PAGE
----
A large amount of retail trade in Canada is now conducted through franchise organizations. A franchise permits you to acquire the know how of an experienced franchisor and apply it for your business so that you minimize the time and cost of learning your business.
The Franchisor who provides support and the franchisee who is an independent businessman are legally separate parties. The franchise agreement governs the relationship between the two parties. The Franchisor usually provides the trade names, group advertising, assists with setting up the outlet and sometimes provides the supplies required to carry out the business.
Many franchises in Canada are sub franchises of American companies that have given their master franchise to a Canadian company which in turn gives you the franchise agreement. If you are dealing directly with an American company you will need to think about which court you will sue in, American or Canadian, if there is a breach.
Financial position of Franchisor
Unless there are extremely well known franchises like the McDonalds you should inquire into the financial backing of the franchisor. You should not presume that the franchisor is financially strong. You should ask for the names of the key persons in the organization and their backgrounds and experience because it is their experience that you are paying for through the franchise fee. Attached is a list of questions you can ask the franchisor. This is not an exhaustive list. All possible inquiries should be made.
Technical know how
The franchisor should have sound technical know how of the industry in which the franchisor provides his service to the franchisee. The franchisee is relying on it to start the business.
Sales and marketing are important. For the franchisor it is important that he describes his service and background in a brochure to the franchisee. The marketing of the service or product by the franchisee to the customers is also very important in building up the business. In both cases it is very crucial that the claims made are not exaggerated. If they are there will be some disappointment and some will end up taking it to the court and that can be a very expensive exercise. Under the Business Practices Act it is an offence to mislead or misrepresent through advertising or other means what you are providing.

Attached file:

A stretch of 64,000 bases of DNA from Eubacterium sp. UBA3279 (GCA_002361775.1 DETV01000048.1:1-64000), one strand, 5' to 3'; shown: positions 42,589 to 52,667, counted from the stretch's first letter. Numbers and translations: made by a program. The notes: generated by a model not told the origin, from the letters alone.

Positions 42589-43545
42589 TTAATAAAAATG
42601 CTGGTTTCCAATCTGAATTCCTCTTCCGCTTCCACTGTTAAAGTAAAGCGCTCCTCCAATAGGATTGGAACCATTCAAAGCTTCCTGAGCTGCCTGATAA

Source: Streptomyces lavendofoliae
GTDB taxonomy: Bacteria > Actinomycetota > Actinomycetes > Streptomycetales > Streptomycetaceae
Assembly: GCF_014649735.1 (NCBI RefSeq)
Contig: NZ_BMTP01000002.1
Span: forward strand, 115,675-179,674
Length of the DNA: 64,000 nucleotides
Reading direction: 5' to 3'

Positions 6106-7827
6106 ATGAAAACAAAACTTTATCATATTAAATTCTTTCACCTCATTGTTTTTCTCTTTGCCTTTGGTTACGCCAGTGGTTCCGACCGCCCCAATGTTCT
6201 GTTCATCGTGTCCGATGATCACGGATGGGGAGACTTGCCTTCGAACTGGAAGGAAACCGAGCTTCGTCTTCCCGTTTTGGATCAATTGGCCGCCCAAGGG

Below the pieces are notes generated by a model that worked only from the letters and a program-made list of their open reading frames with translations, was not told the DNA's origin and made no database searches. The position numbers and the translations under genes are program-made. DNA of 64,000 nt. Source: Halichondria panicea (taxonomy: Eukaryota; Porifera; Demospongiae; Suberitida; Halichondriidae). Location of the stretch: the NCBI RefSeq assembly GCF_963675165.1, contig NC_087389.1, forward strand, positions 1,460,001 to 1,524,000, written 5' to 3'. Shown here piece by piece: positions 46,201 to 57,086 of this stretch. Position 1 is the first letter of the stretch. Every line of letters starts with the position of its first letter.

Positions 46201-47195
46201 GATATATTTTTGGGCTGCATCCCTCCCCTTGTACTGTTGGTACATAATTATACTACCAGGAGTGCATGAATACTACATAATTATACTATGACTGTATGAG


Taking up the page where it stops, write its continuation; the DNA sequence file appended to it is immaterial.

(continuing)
Guarantee of Supply
One should investigate what guarantee is being given by the franchisor that the goods will be supplied and if there is a default in the supply of goods.
Usually the franchise agreements will provide for an exclusive territory. This territory should be carefully reviewed and any studies available from a franchisor as to that locality should be obtained.
It is very desirable when dealing with a large franchisor to have the agreement made by the Franchisee in the name of a company so that in the event of a dispute only the company remains liable.
The Franchisee should find out what training and at what cost is being provided by the franchisor. The experience of other franchisees is very useful in determining the nature of this service provided.
It is important to review the agreement with respect to the prices for the supply of goods in the future.
Some franchise dealers have market studies made of the population and the consumption. Any such study should be reviewed carefully before signing the agreement.
Provisions should be made for the termination of the franchise. It is usually by way of a written notice to the other party and provides for the return of materials, inventory, etc.
The Franchisor usually provides for mass marketing and allows the Franchisee to use the trade marks and other techniques to be used.
The Franchisor makes his income from the mark up on the sale of his goods to the Franchisee and may also charge a percentage of the revenue of the Franchisee's sales.
We will be pleased to guide you through all the steps required in setting up your franchise, either as a franchisor or as a franchisee. In a franchise the factors outside of the legal agreement are as important as the agreement itself.